Archives for category: Communication

Cells of the body are constantly communicating with their surroundings. This integration of cells with their local environment is mediated by proteins on the surface of cells called integrin adhesion receptors. But how these proteins precisely control normal cellular functions is not well understood. In fact, it turns out to be extremely complex.

In new work, this complexity of cellular signalling is analysed. Distilling down the deluge of data allowed us to discover a key collection of components that congregate at sites of cell adhesion. These proteins play important roles in allowing cells to sense their surroundings, move and survive. When these processes go wrong, diseases like cancer can develop.

Our work is also featured on the cover of this month’s issue of Nature Cell Biology, with an image by Ed Horton showing all the proteins we analysed. See if you can spot your favourite adhesion protein!

Nature Cell Biology cover, 2015, vol. 17 (no. 12) // Image by Ed Horton

Nature Cell Biology cover, 2015, vol. 17 (no. 12)

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A press release has been issued by Cancer Research UK about a paper from the University of Edinburgh on the protein focal adhesion kinase (or FAK) and how it modulates the immune system in cancer to allow tumour cells to grow.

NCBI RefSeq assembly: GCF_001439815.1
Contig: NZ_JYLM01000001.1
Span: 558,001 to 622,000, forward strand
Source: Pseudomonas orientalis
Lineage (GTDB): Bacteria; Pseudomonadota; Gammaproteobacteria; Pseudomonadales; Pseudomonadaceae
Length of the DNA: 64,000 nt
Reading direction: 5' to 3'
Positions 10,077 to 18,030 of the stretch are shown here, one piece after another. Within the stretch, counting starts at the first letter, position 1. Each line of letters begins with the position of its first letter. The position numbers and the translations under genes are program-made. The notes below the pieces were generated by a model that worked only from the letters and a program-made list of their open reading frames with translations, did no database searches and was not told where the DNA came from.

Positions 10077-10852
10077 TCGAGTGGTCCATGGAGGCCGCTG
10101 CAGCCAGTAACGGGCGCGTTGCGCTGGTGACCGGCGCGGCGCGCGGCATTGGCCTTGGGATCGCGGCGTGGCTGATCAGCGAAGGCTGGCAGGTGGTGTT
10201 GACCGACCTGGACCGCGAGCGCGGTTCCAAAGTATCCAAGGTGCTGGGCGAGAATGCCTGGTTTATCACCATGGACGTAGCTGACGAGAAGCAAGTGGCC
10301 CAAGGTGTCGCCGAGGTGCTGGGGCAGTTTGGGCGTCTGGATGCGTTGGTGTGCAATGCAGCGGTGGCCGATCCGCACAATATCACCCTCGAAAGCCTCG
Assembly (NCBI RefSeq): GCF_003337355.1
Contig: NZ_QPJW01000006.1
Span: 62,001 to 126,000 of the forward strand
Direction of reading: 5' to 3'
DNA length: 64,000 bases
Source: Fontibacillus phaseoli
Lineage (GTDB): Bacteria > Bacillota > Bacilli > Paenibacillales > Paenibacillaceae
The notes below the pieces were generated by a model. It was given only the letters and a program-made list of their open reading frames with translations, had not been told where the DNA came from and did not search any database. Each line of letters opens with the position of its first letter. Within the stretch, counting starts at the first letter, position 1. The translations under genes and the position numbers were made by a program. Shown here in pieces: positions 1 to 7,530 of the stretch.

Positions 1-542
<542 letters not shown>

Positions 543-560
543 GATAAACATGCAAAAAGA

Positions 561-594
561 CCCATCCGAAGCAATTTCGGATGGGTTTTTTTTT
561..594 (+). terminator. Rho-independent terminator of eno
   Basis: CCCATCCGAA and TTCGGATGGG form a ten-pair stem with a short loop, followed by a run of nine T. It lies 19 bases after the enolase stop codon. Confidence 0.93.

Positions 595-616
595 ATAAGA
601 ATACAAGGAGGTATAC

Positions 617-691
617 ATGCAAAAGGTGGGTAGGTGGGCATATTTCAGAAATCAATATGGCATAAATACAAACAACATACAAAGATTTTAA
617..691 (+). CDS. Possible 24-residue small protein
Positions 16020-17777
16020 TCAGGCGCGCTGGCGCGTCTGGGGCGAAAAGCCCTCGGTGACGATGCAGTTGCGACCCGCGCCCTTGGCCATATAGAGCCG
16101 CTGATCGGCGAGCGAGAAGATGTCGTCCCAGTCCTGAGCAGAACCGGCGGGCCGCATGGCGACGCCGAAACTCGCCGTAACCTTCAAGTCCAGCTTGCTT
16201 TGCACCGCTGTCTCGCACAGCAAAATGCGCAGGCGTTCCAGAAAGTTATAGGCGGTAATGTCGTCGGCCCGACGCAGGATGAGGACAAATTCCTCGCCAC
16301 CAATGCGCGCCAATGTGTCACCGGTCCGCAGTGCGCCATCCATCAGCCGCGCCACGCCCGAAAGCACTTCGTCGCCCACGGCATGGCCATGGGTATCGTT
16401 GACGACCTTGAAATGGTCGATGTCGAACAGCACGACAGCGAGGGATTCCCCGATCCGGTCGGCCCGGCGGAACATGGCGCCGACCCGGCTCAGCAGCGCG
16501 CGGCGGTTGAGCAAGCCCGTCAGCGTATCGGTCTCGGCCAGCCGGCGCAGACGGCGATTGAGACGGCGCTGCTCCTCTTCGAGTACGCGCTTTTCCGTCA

A class of experimental drug treatments already in clinical trials could also help the body’s immune system to fight cancer.

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Having an effective online presence is becoming a vital part of professional life. Scientific careers are no exception, explains Angela Hopp in this month’s edition of ASBMB Today.

Published in the membership magazine of the American Society for Biochemistry and Molecular Biology, the editorial highlights reasons to showcase one’s work on the web and why scientists reap benefits from engaging in online discourse.

I’m convinced that scientists can benefit from creating and maintaining online personas.
— Angela Hopp, Editor, ASBMB Today

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Proteomics Clinical Applications cover, 2012, vol. 6 (no. 7-8) // Image by Adam Byron // Reproduced with permission from Wiley-VCH Verlag GmbH & Co. KGaA

Proteomics Clinical Applications cover, 2012, vol. 6 (no. 7-8)

My image features on the cover of the current issue of the journal Proteomics Clinical Applications.

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Three of my images have been shortlisted for the European Proteomics Association (EuPA) 2012 Proteomics Photography and Graphic Arts Contest. The three images illustrate different aspects of proteomics, which is the study of all proteins in a given system, such as a cell. You can vote for your favourite image here.

Supercomplexity // Image by Adam Byron

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